There’s nothing different in the biochemistry. The main reason is that they’re opposing goals. To lose weight you need a caloric deficit. To gain weight you need a surplus. Do you see how these are mutually exclusive goals?
It is possible but it’s more efficient to focus on one goal.
This is where I disagree. There must be SOMETHING chemically different, because I could grab a newb off the street, put him on a caloric deficient, have him strength train, and he’ll add muscle AND lose fat. Obviously if I grab Professor X over there and put him on the same sort of thing, he’ll probably only lose fat.
Now, is this only because of the shock of weight training? Is there an elevation of a particular fight or flight chemical that causes this? This is what I’m asking. Of course it’s best to choose one goal at a time (and in fact unless you’re a beginner you’re going to HAVE to choose one or the other…I’m asking why (chemically) this is.) [/quote]
Well we’re all still humans. We still have pretty similar DNA, so there’s nothing different biochemically. The difference is you have a trained individual who has already gained a lot of muscle and has the capacity to contract a lot of motor units at once, VS an untrained individual who has a lot more muscle to gain (as they won’t have much) and can’t contract a lot of motor units at once, so they’ll be able to handle more volume.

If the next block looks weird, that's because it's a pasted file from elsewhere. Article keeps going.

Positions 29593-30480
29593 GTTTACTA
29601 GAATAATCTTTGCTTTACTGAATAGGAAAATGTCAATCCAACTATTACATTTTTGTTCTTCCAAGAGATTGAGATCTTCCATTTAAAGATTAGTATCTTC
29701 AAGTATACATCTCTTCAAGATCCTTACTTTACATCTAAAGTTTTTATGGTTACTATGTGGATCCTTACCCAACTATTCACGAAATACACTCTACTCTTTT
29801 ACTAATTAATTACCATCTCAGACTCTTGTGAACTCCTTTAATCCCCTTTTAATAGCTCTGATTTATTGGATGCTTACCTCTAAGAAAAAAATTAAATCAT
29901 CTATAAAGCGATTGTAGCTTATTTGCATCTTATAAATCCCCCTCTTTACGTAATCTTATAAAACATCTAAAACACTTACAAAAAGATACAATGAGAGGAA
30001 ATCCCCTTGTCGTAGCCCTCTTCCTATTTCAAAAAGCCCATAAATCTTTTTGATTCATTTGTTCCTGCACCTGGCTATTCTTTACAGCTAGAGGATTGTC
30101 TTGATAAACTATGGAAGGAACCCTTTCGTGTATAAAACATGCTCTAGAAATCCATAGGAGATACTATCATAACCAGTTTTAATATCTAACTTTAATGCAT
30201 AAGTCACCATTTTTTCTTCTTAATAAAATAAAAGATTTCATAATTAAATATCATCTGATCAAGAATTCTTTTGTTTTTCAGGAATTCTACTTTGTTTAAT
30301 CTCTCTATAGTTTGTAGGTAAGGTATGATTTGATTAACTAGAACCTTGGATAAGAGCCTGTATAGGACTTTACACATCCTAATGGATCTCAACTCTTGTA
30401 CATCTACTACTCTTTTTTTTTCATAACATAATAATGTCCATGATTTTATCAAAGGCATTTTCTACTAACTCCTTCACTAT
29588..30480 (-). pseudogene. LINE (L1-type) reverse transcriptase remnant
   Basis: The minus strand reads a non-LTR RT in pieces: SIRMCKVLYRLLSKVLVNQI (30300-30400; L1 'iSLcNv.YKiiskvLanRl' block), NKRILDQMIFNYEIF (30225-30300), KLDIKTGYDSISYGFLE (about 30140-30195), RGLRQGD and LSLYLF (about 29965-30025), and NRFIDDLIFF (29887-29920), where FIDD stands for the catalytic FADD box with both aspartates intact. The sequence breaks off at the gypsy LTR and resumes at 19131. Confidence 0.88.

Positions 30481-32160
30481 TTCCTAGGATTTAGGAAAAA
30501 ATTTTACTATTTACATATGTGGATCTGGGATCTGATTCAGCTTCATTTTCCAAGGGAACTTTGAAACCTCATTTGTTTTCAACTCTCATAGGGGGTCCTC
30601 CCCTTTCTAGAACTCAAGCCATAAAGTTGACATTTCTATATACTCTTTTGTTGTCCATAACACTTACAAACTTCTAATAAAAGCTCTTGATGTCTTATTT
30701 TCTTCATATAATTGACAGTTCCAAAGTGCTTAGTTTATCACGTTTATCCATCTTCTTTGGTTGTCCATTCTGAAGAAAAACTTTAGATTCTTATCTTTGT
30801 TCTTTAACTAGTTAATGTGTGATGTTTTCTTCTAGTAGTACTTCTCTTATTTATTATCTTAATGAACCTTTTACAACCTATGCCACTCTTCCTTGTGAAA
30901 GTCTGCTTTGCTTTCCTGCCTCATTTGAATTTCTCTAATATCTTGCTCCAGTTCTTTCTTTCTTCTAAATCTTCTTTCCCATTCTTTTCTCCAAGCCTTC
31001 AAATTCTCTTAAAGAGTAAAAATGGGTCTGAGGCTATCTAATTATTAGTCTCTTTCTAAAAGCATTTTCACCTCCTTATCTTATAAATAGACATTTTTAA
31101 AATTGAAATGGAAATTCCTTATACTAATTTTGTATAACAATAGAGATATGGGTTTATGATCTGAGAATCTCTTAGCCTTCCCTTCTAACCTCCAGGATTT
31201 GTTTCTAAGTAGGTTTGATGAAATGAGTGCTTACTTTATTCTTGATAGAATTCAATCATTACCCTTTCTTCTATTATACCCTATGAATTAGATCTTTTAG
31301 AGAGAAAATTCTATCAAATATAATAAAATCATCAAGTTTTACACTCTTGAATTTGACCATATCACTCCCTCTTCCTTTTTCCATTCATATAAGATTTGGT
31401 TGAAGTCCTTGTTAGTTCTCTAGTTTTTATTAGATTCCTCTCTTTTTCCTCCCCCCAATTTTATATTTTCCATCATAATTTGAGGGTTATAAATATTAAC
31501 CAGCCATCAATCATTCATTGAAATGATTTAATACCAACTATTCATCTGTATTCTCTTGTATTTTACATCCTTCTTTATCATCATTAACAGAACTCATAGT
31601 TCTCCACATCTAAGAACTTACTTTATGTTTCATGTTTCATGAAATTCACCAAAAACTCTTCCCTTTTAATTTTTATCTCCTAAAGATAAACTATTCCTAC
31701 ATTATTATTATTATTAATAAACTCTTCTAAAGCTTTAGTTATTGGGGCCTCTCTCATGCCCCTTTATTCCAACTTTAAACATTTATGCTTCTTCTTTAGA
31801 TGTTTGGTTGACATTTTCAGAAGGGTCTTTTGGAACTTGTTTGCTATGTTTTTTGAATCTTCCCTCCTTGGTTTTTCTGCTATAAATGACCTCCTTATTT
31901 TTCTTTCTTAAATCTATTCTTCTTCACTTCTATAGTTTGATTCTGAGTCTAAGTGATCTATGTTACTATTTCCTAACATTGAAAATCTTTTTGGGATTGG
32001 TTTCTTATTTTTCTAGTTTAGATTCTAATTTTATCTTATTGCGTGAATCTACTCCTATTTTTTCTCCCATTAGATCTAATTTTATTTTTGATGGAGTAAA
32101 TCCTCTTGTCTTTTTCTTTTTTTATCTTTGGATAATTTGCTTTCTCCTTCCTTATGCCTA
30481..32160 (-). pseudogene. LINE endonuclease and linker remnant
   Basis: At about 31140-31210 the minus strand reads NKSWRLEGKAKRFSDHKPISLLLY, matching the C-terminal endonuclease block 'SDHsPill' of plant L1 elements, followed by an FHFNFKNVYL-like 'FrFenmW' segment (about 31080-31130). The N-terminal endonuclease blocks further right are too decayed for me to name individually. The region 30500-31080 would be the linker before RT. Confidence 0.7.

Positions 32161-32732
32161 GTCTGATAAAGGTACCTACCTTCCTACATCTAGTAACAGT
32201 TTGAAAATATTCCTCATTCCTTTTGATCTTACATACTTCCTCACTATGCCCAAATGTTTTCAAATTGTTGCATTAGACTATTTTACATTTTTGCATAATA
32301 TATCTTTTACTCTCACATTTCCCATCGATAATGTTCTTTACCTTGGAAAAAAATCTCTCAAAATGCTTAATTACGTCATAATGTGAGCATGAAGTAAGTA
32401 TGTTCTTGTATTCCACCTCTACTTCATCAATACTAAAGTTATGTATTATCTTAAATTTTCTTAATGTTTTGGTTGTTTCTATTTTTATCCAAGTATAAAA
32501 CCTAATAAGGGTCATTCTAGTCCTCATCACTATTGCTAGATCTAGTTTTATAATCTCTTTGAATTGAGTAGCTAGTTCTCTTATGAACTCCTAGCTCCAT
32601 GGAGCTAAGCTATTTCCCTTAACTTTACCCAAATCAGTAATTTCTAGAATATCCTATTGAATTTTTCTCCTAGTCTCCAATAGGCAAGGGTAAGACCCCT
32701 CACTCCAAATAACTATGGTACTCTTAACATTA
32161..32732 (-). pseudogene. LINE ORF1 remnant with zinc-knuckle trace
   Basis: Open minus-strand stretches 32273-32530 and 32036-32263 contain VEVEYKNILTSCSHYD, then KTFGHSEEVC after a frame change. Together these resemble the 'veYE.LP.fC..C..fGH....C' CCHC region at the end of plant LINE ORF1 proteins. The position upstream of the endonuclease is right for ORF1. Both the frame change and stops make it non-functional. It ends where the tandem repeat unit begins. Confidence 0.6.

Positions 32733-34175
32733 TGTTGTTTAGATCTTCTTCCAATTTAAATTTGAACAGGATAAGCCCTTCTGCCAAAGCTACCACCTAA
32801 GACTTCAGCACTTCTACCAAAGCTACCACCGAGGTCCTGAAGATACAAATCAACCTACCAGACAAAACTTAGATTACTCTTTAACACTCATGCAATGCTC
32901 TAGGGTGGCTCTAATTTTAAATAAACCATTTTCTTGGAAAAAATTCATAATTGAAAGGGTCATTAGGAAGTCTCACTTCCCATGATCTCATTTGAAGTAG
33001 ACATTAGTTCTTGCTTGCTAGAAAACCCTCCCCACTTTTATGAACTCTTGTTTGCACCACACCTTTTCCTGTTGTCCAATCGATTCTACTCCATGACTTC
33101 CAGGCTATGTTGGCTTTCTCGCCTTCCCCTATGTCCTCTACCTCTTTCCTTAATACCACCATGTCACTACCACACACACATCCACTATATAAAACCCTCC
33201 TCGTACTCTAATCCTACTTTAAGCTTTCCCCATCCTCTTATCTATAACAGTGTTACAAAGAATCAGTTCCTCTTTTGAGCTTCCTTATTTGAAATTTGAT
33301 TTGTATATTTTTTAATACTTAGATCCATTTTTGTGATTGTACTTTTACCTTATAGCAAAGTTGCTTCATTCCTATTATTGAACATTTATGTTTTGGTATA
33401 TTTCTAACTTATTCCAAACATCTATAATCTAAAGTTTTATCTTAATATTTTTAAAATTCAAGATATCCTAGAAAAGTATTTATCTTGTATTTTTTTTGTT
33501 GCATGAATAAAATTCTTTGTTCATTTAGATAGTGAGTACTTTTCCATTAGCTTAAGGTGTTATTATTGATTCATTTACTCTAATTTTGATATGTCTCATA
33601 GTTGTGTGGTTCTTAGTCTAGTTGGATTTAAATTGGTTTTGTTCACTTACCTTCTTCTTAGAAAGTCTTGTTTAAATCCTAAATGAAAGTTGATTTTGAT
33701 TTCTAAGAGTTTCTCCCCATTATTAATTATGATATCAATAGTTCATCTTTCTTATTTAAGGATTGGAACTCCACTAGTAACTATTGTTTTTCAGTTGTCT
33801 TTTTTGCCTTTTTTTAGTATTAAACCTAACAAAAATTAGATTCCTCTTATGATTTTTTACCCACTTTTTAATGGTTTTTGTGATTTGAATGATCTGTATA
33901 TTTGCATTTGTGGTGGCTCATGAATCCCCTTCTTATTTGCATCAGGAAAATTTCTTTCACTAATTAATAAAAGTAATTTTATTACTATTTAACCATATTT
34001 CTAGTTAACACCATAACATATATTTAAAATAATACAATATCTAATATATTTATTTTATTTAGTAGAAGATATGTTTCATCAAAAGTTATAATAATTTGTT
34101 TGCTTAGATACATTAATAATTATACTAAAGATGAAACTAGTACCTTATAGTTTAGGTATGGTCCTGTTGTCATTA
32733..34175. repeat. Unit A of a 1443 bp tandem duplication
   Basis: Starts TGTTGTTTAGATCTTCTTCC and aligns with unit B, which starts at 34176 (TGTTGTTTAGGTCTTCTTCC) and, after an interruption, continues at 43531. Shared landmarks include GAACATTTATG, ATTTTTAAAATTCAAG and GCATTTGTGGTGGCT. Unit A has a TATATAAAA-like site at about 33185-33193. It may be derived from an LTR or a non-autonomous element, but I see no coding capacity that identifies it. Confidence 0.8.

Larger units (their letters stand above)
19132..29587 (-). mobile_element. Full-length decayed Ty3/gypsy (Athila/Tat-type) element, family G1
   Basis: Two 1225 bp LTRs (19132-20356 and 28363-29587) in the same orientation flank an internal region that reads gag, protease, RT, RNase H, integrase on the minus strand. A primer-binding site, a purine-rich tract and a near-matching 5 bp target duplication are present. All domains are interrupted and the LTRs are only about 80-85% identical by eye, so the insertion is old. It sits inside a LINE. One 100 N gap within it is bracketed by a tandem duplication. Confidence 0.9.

Basically the untrained guy is further down on the scale so he has more to gain. The trained guy has already achieved something and it is always harder to move upwards when you already are up there. Just ask any top 500 tennis player who wants to break into the top 100. MUCH harder than it was getting to the top 500.